The Goessel City Council agreed during its March 18 meeting to try a new recycling option since the county recycling program will end soon.
Councilor Jim Wiens had looked into an option that would allow Goessel residents and the surrounding community to continue recycling.
The council discussed a system where the people who use recycling would pay a donation. The city estimates that $400 to $500 per month would be needed. Based on the number of households that use the current recycling facility, each household would need to donate a suggested amount of $10 per month for the new system.
Councilor Larry Schmidt, who has been administering the current recycling facility, reported that even though it was still three days until the recycling products would be picked up, one bin was already 90 percent full and another one was already 70 percent full.
Schmidt said he has heard from people who want to continue recycling, and he thought they would be willing to pay to do so. He is at the recycling bins two hours a week on Thursdays, and estimates that 50 to 60 people a month come just within that two-hour time. That does not account for others who come throughout the week.
The number of recyclers varies from week to week. For example, during recent bad weather, only three people came one Thursday, but 25 came a different Thursday.
Council members emphasized that the success of the new program will depend on the recycling users paying the suggested $10 per month. The money can be dropped in the city’s drop box at the city building.
The current bins will be removed April 30. The city hopes to have the new program in place immediately after that date. The council hopes donations will cover the cost.
“I don’t want to put it on the city’s bill,” Wiens said.
If sufficient donations do not come in, the program might have to be abandoned.
The program would be open to residents in the surrounding community—Goessel school district patrons who do not live within Marion County.
The council discussed the possibility of offering a paper-shredding day again. When the city offered the shredding service previously, the cost to the city was $525 for a three-hour minimum charge.
The council discussed other options for shredding service that would not cost as much money. The council voted to try Wildcat Shredding, which would cost considerably less. However, the public is advised that although the papers to be shredded would go into a locked “console,” the paper would not be shredded on site. The city would not be liable for those documents.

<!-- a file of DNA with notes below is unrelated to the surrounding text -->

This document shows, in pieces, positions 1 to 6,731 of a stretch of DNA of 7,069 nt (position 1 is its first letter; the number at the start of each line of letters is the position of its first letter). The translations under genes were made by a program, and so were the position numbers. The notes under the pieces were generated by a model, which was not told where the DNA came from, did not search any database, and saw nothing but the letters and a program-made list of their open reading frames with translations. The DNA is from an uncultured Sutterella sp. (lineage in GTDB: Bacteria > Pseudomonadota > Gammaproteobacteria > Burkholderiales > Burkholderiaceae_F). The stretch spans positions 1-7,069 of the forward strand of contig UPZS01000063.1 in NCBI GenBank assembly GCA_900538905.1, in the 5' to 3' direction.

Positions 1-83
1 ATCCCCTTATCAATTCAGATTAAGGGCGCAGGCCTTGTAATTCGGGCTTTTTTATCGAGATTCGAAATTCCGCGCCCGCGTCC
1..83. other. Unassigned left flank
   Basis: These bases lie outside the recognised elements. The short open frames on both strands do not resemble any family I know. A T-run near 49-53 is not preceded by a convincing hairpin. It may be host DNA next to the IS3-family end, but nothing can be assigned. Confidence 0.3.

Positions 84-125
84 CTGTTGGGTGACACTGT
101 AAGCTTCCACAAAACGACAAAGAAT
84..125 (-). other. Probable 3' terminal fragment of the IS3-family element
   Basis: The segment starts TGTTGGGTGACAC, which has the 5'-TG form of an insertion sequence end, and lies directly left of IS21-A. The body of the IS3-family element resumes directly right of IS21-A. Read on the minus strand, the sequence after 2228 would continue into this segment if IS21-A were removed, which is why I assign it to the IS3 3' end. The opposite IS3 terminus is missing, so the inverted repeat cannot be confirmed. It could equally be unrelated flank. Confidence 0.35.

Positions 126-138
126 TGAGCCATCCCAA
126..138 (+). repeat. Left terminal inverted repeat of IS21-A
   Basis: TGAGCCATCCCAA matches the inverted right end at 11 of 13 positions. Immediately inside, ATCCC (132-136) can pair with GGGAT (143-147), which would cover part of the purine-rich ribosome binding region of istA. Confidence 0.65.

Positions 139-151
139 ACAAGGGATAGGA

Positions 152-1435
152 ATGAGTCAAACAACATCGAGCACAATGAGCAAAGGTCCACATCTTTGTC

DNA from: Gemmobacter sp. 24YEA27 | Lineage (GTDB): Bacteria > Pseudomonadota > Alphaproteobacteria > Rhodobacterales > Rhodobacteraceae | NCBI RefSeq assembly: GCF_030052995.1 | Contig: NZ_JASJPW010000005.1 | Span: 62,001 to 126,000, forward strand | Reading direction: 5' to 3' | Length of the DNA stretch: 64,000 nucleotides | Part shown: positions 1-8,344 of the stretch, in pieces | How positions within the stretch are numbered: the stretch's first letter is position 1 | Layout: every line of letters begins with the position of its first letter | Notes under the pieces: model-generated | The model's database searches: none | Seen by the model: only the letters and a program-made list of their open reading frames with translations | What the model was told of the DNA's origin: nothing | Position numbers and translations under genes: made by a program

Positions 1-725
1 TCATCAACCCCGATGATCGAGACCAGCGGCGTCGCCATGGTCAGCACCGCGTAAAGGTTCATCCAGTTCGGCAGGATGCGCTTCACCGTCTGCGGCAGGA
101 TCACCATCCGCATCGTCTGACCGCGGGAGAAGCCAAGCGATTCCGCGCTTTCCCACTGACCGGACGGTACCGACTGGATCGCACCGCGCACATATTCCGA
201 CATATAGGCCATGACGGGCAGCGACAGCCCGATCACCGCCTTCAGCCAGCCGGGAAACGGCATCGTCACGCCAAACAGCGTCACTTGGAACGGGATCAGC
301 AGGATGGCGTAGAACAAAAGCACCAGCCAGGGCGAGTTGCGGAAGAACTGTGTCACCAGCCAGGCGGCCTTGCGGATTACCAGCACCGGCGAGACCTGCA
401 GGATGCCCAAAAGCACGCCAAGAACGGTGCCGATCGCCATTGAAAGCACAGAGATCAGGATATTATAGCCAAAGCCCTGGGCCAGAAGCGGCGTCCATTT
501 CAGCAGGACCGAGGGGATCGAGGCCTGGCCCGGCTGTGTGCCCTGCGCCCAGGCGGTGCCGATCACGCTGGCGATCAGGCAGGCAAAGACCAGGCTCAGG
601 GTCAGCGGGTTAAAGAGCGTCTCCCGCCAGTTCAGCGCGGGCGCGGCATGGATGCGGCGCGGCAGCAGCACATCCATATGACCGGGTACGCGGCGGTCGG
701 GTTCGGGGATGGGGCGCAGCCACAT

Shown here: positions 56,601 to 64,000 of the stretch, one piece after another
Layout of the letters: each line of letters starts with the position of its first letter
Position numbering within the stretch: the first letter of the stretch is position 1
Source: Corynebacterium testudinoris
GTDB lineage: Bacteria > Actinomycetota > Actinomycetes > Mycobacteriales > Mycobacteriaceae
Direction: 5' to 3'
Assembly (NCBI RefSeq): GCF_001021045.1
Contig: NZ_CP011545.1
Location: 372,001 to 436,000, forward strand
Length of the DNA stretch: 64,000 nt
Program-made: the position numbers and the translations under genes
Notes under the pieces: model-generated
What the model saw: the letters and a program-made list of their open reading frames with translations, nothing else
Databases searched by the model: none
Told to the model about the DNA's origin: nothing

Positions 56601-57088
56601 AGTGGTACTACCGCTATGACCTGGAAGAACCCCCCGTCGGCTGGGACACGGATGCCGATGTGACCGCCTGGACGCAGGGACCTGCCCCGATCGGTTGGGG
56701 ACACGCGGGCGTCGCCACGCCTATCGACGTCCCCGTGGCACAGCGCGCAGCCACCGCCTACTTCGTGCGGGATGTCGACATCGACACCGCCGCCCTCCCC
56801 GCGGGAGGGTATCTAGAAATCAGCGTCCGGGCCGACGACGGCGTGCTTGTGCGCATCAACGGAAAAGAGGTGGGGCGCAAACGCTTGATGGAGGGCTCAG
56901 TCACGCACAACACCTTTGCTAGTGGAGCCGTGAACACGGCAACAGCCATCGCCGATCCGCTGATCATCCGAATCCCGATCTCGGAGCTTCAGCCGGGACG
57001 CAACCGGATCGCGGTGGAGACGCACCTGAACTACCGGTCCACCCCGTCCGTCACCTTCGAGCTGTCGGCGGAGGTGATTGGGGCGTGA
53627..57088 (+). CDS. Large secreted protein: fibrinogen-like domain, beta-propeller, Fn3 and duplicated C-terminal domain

The date and other details have not been determined yet.
In other business, the council:
• heard from Schmidt that he had cleaned at the park, and it is already being used. He said he saw 13 children playing in the park earlier that day.
Public works director Karen Dalke said she had turned on the water at the park Friday. She also installed a new faucet, for a cost of $53. She installed a new swing for $20.
• heard from court clerk Paula Flaming that the police department had issued eight speeding tickets and six verbal warnings for speed.
• heard of the need for a new computer for court clerk duties. The current one is 8 years old. “It’s running really” slowly, Flaming said.
• decided to install a 30 mph sign at the intersection of Main and Harvest Court.
• discussed the composting area and the possibility of concreting that area. The council also discussed pouring concrete for the rock, sand and fill sand stock pile areas. Dalke said those areas are muddy, and water does not run off. Vehicle tires sink into the mud.
“It’s very soft,” she said, and some people get stuck. The concrete would need to be 6 inches thick because vehicles would drive on it. She said $3,890 would pay for half of the concrete.
• heard Dalke report it would not be “an easy repair” to fix three fire hydrants. She said the hydrants are heavy, and it would cost $8,000 for two hydrants. She would like to get them replaced this summer.
• discussed utility services to a new building on the corner of North Cedar and Marion, where a water meter and sewer connection already exist.
• discussed with city attorney Marilyn Wilder what to do about buildings that are not in compliance with city codes. The city’s building inspector, Loren John, attended the meeting to discuss the matter.
• heard about conferences that city employees plan to attend. City clerk Anita Goertzen plans to attend a water conference. Flaming plans to attend a court conference in Salina.
• met in executive session to discuss contracts for cleaning, recycling, and the park but had nothing to report in open session.